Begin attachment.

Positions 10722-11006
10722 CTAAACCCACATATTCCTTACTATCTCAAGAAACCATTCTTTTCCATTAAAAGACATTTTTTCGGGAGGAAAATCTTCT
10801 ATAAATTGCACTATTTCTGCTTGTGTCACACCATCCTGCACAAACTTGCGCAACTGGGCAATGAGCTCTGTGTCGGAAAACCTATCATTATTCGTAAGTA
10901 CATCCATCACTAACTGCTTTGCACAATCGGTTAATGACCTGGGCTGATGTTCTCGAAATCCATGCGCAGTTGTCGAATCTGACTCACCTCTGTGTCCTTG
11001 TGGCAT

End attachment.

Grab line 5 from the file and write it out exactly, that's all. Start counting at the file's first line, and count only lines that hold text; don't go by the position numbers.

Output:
11001 TGGCAT